yes, she is also non-uk domiciled.
Hi again.Take a look at the notes here. Inheritance Tax in the UK is mainly based on domicile, not residence as UK CGT is. Only the UK based assets of a non-UK domiciled individual are liable to UK IHT. That excludes UK bank accounts denominated in non-UK currency.1 If you pass away, your share of the value of your UK property would normally be included in your UK estate for IHT purposes. However, the first £325,000 of that will be taxed at 0%, hence the name its given, the nil-rate band. Any balance will be taxed at 40%. Any part of your UK estate which you leave to your wife or her to you will be exempt from IHT due to the intra-spouse transfer rules if the receiving spouse has their permanent home in the UK. If you or your wife don't have your permanent home in the UK, then the estate of the spouse to die first will have to use the £325,000 nil-rate band.If you or your wife leave all your UK estate to one another, then there will be no UK IHT liability if the surviving spouse has their permanent home in the UK. In that case, the unused nil-rate band of the spouse who passes away first can be transferred to the estate of the surviving spouse. Take a look here and here for more information on IHT..2 You can leave the property to your children. If you and your wife passed away at the same time, you would each have a £325,000 nil-rate IHT band which at its current value would cover the UK property. If the house was worth £1,000,000 for example and you both passed away at the same time, £350,000 would be liable to UK IHT at 40% and if there was not sufficient cash or other liquid assets, either in the UK or outside the UK, your estate may have to sell the UK property to pay the IHT.I hope this helps but let me know if you have any further questions.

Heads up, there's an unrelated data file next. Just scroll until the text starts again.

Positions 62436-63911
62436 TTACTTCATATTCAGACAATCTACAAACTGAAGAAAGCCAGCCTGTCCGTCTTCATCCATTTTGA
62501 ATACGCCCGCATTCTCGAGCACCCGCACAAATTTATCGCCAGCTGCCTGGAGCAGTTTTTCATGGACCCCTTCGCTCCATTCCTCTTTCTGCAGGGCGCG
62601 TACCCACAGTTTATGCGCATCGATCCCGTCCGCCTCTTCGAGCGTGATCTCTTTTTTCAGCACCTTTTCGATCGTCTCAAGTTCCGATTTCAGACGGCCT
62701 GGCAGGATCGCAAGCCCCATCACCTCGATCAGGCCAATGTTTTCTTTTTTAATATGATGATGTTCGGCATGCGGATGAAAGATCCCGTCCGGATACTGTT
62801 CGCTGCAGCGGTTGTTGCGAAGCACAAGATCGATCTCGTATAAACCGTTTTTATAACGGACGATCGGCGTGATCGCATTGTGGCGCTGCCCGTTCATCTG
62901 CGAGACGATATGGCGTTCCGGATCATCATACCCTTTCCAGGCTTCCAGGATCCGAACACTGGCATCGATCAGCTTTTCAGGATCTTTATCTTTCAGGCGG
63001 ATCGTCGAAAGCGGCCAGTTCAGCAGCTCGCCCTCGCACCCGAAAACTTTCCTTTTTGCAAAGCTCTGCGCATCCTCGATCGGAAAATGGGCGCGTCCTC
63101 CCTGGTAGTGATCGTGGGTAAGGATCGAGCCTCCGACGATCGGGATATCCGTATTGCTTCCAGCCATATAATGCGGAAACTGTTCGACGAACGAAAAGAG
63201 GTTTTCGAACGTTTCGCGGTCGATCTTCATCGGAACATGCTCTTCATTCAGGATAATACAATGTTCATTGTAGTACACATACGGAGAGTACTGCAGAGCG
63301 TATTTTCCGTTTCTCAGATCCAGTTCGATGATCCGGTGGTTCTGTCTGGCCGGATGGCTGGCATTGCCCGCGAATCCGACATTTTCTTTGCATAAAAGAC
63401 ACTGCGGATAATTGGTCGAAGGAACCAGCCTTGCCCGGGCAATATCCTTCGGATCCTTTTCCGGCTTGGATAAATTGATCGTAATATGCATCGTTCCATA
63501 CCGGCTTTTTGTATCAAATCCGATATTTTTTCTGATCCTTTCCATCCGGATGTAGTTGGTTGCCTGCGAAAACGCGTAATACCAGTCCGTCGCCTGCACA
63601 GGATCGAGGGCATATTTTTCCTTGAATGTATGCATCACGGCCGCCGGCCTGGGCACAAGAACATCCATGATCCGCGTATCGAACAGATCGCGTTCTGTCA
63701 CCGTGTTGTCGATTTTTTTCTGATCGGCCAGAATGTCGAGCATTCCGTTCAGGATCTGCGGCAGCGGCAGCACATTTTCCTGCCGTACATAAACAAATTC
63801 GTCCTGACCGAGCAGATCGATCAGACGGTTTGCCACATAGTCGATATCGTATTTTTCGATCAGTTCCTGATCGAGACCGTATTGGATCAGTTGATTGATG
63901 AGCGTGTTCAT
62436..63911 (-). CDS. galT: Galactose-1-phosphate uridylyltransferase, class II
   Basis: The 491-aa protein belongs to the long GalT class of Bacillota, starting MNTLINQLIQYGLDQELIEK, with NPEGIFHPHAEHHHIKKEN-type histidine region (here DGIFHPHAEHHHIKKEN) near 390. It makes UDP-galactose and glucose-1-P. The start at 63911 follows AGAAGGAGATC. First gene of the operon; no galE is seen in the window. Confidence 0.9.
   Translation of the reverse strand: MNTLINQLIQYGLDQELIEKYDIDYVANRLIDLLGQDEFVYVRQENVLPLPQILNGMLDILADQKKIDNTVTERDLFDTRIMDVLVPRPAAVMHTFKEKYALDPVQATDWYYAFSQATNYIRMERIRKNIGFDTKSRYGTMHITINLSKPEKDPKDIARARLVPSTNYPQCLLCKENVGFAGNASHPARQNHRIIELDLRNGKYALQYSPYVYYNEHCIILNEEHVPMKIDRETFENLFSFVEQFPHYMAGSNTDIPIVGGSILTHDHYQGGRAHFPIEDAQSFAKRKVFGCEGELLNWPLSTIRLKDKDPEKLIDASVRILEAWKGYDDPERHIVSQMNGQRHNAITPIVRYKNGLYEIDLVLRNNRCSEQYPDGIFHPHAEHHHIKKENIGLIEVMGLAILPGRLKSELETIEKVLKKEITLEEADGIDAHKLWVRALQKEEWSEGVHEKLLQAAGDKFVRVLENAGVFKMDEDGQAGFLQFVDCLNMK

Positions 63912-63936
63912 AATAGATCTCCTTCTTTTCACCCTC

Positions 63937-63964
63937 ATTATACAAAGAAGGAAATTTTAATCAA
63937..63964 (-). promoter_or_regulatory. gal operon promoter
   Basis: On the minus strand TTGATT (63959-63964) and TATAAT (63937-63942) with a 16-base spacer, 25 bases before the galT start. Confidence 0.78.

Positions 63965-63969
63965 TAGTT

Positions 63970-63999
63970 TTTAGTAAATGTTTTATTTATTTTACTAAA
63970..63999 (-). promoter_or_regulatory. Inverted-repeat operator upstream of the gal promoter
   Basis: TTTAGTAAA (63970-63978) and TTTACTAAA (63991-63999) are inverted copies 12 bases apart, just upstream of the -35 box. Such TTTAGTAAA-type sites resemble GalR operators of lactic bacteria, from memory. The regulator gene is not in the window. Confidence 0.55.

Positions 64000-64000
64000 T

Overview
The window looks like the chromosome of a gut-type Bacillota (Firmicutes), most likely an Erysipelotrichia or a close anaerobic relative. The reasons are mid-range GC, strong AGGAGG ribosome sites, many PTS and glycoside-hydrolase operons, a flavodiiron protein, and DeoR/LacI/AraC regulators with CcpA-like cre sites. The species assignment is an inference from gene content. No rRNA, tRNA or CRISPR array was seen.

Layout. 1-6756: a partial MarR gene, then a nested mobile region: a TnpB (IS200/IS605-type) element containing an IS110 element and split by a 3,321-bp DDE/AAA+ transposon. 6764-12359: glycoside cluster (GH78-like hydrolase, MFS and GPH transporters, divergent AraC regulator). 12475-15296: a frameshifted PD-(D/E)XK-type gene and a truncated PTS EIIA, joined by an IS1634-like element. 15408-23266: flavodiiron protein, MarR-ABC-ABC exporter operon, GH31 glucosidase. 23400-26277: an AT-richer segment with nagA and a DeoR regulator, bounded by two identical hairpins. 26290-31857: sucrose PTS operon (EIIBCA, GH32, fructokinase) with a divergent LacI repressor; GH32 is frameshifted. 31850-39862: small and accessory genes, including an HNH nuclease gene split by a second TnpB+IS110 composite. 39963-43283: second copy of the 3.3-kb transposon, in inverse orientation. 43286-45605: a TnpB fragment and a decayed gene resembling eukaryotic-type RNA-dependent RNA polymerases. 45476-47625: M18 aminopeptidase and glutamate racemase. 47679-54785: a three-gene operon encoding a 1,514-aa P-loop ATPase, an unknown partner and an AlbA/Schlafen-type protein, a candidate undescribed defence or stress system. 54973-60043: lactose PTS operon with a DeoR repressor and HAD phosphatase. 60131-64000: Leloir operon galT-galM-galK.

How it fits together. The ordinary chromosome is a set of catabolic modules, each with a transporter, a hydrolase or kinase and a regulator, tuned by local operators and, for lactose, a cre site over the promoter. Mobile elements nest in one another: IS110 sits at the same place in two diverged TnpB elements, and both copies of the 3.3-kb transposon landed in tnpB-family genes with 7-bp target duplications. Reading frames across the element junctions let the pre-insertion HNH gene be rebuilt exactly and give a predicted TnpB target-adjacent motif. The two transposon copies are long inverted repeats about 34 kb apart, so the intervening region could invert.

If am confused. I am not resident nor uk domiciled. So what does this simply mean in terms of the question I asked?